FARGO, N.D. - The big federal ad hoc disaster programs for weather and trade and weather damage in 2019 could have heavy political consequences for crop insurance as budget hawks attack the "farm safety net," a top crop insurance advocate says.
Tara Smith is vice president of federal affairs for the Crop Insurance and Reinsurance Bureau, Inc., a trade association that represents AIPs (Approved Insurance Providers) and reinsurers that give them financial backing. She spoke to about 225 crop insurance professionals at an annual Crop Insurance Conference, hosted by the North Dakota Extension Service on Jan. 13, at the Fargo Holiday Inn.
"One of the comments we get a lot, is, 'I thought crop insurance was supposed to care of this," Smith said.
Before 2019, crop insurance had evolved into the "cornerstone" of the so-called "farm safety net." In the 1990s, revenue-based crop insurance policies were created, replacing yield-based insurance.
In 1999, the Congress passed the Agriculture Risk Protection Act. Signed by President Bill Clinton in 2000, it created new, revenue-based insurance with higher premium discounts for farmers, with increased government subsidy.
Part of the rationale for beefing up crop insurance was to reduce the need for "ad hoc" assistance, such as the disaster payments in 2019. Until last year, the crop insurance system worked, with federal outlays at $7 billion to $9 billion a year.
But the Market Facilitation Program payments of $12 billion in 2018 and $16 billion in 2019, marked a dramatic change. The MFP payments were designed to offset the retaliation of China and the European Union in the wake of tariffs imposed by President Donald Trump, and their disproportionate impact on grain farmers, who had heavily exported commodities and products to China and the EU.
"Crop insurance was never designed to protect against a trade war," Smith said. "Crop insurance only covers in-year losses on prices. Crop insurance doesn't cover those multi-year price declines."
The crop insurance price guarantee is set at the beginning of a season. If there isn't a drop in price during that season, then crop insurance revenue protection isn't going to kick in, she said.
In addition to the hefty MFP payments, Congress passed $3 billion in ad hoc disaster aid to help farmers in 2018 and $4.5 billion for ad hoc disaster in 2019. "We hadn't seen that sort of ad hoc aid for the ag sector in well over a decade," Smith said.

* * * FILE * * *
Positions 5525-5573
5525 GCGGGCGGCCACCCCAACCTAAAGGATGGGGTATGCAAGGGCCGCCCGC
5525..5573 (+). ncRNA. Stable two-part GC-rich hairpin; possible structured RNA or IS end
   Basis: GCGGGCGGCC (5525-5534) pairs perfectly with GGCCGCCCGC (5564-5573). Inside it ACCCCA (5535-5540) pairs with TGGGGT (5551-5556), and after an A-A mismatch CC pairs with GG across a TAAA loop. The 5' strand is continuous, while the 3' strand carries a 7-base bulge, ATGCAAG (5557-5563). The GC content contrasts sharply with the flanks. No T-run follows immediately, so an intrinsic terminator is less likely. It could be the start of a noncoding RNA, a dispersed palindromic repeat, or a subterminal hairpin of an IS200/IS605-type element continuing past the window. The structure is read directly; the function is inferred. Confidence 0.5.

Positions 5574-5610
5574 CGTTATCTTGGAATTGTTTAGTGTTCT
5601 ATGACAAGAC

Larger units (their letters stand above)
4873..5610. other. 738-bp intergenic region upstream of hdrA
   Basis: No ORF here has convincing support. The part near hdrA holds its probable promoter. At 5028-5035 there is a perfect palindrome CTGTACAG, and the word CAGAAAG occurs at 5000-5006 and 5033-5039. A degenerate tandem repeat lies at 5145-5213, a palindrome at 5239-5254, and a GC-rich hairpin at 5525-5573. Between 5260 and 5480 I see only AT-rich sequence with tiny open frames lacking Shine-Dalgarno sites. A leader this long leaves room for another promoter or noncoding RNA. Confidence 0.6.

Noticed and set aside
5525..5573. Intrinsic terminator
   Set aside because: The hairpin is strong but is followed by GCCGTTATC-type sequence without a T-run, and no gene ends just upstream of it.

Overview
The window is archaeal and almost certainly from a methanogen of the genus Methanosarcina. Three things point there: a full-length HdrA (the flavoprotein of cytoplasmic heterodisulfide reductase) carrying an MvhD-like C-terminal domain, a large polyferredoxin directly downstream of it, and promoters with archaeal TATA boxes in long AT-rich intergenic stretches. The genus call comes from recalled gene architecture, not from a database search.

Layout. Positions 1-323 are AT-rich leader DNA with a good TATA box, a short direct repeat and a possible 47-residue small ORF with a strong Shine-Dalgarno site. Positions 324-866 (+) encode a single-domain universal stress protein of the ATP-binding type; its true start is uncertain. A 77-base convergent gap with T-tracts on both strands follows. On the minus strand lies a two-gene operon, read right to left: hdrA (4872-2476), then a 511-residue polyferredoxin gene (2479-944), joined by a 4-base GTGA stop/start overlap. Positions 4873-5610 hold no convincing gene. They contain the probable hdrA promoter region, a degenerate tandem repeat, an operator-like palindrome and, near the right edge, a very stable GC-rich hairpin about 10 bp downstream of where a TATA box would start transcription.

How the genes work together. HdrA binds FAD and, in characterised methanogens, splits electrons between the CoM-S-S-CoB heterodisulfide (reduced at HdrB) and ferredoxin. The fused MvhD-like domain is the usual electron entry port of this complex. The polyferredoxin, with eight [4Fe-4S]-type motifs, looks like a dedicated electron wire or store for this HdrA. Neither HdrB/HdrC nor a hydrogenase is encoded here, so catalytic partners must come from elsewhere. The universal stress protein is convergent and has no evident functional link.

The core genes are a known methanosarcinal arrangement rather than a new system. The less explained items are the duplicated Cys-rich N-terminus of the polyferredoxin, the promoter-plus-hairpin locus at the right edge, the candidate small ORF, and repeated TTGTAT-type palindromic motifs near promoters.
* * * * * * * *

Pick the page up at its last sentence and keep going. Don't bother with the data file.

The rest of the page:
Doing its job
In the past decade, crop insurance has filled this function well, including years like 2012 when there was no ad hoc assistance, but crop insurance provided all of the protection. "It did its job, and then you look forward to much better years," Smith said.
Politically, crop insurance needs to "prepare itself for cuts"
Smith said crop insurance needs to put itself forward as the "best option" to "continue to be the cornerstone" of a farm income safety net. In the next couple of years, crop insurance proponents need to address "gaps" in a way that's actuarially sound.
Prevented-planting crop insurance policies functioned as planned 2019, during a time of an ad hoc disaster bill and a Trump tweet about trade aid.
"The one thing the farmer could take to the bank was that they knew what their prevent-plant payment was going to be," Smith said. A farmer typically within 30 days of logging a loss is going to have an indemnity check from crop insurance. The MFP and ad hoc disaster payments are subject to administration actions and delays.
Smith said a normal turnover in Congress creates a need to constantly educate new members about the virtues of crop insurance, Smith said. Retirements are on-pace to be a record high.
Reps. Glenn "G.T." Thompson, R-Pa.; Austin Scott, R-Ga.; and Rick Crawford, R-Ark., have all expressed interest in moving into the ranking minority spot, to replace Rep. Mike Conaway, R-Texas, who is retiring in 2020.
Rep. Collin Peterson, D-Minn., is facing a re-election challenge in Seventh District, whose boundaries could change. Behind Peterson among Democrats on the committee are David Scott, D-Ga.; Jim Costa, D-Ca. The committee has a number of freshmen who Smith said are distinguished by a passion for food programs that a part of the farm bill, which expires Sept. 30, 2023. "Realistically we'll be writing a farm bill in 2022," Smith said.
She urged the crop insurance industry people at the conference to get involved politically. She asked them to participate in group message efforts, and to contact congressional members through facebook pages and Twitter, as well as through phone calls and letters.
Historically, farmers in the South were less supportive of crop insurance because farmers there used crop insurance less. But that's changed as Southern participation in crop insurance has grown in the wake of specialized programs for cotton farmers and rice farmers. Also, the crop mix in the South has shifted toward corn and soybeans that have strong crop insurance products.